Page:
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Hazel Road Riparian Revegetation

This project addressed the degraded riparian quality of the north bank of McNulty Creek along approximately 330 feet of the stream, encompassing two separately owned properties. A licensed restoration crew was hired to treat and remove non-native, invasive plants and replant the treated areas with site appropriate native vegetation. Noxious weed species were removed from the riparian area as well as other parts of the properties to prevent future infestations. The crew performed several herbicide applications and two plantings. The planting will develop a diverse and healthy native plant community that will improve aquatic and terrestrial habitat, help stabilize soils and improve soil conditions, reduce thermal loads, and lead to future sources of wood for in-stream habitat and complexity.

Location: Two separately owned properties along McNulty Creek in St. Helens, OR.

Partners: Oregon Watershed Enhancement Board (OWEB), Scappoose Bay Watershed Council (SBWC), Private landowners

Funding Awarded: From the Oregon Watershed Enhancement Board (OWEB) Small Grant Program - $14,279

Project Completion Date: June 2022


The displacement of native riparian plant communities by invasive plants is identified as one of the main threats to salmon habitat in the Scappoose Bay watershed. Noxious weeds reduce biological diversity, crowd out native species that provide important nutrients and complexity to aquatic habitats, increase solar exposure by limiting tree and shrub recruitment, destabilize streambanks, and contribute to decreased water quality. This project spanned two contiguous properties. McNulty Creek defines the southern border of both properties. The property to the east had no vegetative cover along the streambank. However, the riparian area was strongly dominated by noxious weeds, containing almost no native flora except for a few conifer trees along the mid and upland area. This was cleared of Himalayan blackberries in the fall of 2019. Previous to this, the riparian area on this property consisted almost entirely of invasive blackberries. The riparian area throughout the western property was in very poor condition with regard to vegetation. The current and former property owners are avid gardeners and unwittingly planted and spread undesirable invasive species down into the riparian area.


McNulty Creek is a small stream within the Scappoose Bay Watershed that drains 7,696 acres to Scappoose Bay, which ultimately empties to the Columbia River. McNulty Creek hosts ESA-listed Coho in addition to other sensitive wildlife species like native turtles and amphibians. Its headwaters are mostly located on industrial timberland in the town of Warren. From there it flows about 2.5 miles through rural residential areas where small homesteading and livestock operations are common on parcels usually ranging from 5 to 40 acres. Throughout much of this area, riparian buffers are thin, if present at all. The last approximately 2.5 miles of the creek flow through a more densely populated area within the City of St. Helens. This area is characterized by smaller tax lots generally between 1.5 to 5 acres. Along the downstream extent of McNulty, there is a more consistent presence of tree species throughout the riparian area. However, due to development and gardening activities there is also a heavy presence of noxious weeds throughout much of the riparian areas.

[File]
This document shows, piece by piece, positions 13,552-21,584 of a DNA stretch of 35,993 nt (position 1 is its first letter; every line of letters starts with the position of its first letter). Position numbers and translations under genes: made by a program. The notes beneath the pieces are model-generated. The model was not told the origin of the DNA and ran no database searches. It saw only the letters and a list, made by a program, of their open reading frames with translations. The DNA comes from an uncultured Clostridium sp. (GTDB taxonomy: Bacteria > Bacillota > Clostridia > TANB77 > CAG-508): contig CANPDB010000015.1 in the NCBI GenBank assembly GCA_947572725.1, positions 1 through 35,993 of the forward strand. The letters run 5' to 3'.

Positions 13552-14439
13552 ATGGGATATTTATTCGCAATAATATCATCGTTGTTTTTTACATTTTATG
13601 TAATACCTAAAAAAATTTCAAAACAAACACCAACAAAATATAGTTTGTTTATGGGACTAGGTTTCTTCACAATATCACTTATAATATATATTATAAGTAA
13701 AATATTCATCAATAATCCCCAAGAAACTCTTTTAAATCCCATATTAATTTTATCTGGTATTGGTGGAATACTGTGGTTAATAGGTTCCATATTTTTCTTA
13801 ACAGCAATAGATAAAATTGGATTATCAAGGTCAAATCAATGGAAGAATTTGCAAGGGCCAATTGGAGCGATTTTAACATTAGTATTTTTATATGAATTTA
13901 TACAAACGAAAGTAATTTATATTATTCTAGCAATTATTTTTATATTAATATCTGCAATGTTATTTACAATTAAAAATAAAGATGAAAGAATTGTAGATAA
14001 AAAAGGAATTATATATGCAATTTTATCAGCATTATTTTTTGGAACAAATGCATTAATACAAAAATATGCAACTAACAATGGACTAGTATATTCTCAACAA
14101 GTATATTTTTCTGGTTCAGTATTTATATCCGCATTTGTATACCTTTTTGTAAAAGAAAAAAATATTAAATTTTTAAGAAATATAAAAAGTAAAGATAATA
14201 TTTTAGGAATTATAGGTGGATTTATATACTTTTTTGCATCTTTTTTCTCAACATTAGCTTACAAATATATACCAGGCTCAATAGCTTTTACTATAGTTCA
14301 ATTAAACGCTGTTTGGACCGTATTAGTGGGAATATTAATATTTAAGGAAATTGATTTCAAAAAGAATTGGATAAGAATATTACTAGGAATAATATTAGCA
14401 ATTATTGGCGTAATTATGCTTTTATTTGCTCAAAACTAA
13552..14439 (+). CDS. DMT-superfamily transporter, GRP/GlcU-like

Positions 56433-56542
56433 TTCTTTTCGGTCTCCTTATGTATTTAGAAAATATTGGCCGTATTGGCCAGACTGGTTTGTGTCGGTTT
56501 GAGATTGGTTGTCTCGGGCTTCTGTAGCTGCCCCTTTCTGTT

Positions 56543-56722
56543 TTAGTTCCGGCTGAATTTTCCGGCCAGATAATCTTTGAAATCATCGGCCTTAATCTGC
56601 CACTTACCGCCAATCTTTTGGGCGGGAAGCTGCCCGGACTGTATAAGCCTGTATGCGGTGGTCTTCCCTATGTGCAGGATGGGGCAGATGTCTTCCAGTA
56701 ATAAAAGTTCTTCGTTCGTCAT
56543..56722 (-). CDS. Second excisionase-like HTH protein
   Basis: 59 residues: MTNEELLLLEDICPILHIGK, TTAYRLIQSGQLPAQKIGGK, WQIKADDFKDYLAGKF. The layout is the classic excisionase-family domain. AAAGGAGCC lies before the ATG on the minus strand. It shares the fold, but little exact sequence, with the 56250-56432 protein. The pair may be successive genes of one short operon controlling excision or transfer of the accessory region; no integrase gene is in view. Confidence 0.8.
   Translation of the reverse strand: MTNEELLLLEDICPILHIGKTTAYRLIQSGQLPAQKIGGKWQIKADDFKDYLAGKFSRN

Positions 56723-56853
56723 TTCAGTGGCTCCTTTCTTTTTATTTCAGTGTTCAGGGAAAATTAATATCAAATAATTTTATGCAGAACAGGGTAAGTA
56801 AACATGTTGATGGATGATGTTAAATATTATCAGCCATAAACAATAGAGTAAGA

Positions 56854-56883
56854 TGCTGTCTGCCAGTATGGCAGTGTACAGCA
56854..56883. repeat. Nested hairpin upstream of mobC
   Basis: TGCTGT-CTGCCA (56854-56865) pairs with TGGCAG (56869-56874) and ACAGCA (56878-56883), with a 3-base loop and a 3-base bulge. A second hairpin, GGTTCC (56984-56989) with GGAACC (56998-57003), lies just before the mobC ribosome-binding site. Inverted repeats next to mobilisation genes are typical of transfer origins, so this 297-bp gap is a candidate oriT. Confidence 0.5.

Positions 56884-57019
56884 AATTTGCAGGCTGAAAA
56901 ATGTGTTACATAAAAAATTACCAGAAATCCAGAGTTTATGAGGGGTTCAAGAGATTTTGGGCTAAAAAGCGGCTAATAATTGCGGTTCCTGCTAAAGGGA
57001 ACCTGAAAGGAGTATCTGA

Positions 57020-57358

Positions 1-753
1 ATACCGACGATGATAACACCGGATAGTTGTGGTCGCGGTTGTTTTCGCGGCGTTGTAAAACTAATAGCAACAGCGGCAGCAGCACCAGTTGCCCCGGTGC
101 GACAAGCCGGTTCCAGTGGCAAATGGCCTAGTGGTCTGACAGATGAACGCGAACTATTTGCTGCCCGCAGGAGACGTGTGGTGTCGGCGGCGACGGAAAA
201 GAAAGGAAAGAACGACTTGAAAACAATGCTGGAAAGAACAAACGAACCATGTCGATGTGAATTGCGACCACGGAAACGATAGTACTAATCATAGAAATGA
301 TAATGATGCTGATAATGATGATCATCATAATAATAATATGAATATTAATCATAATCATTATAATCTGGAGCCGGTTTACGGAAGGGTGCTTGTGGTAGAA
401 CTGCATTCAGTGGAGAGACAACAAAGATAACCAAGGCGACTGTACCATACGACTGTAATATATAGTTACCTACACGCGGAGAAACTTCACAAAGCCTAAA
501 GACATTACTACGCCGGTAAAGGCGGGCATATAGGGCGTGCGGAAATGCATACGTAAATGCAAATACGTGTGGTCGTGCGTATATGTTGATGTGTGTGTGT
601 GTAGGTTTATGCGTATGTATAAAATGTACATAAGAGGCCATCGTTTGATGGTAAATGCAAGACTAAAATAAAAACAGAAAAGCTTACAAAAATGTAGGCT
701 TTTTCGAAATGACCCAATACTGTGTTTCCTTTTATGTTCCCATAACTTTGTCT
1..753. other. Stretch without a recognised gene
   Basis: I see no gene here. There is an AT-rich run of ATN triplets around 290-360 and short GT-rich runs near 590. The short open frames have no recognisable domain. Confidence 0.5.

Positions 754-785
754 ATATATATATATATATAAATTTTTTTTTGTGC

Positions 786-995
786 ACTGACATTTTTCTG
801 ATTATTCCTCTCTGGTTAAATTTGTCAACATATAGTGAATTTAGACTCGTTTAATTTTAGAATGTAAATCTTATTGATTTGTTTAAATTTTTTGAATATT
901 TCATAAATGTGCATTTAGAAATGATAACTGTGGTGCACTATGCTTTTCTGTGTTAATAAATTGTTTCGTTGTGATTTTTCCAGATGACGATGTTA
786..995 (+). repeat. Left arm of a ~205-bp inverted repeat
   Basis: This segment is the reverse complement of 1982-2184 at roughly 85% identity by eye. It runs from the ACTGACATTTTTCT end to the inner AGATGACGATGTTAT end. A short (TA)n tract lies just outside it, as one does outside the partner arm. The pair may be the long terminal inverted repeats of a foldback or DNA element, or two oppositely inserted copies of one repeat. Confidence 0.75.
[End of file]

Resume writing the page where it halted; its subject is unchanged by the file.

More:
The goal of this project was to restore riparian buffers and native plant communities to this stretch of McNulty Creek. The restoration crew treated Yellow archangel, Italian arum, Shiny geranium, English ivy, Yellowflag iris, and other species as appropriate with herbicides approved for use around aquatic areas. 1,750 native plants were installed throughout the project area during plantings that occurred in the fall of 2020 and 2021. One landowner performed frequent manual removals of ivy and arum regrowth and small supplemental plantings which greatly contributed to the success of the project.

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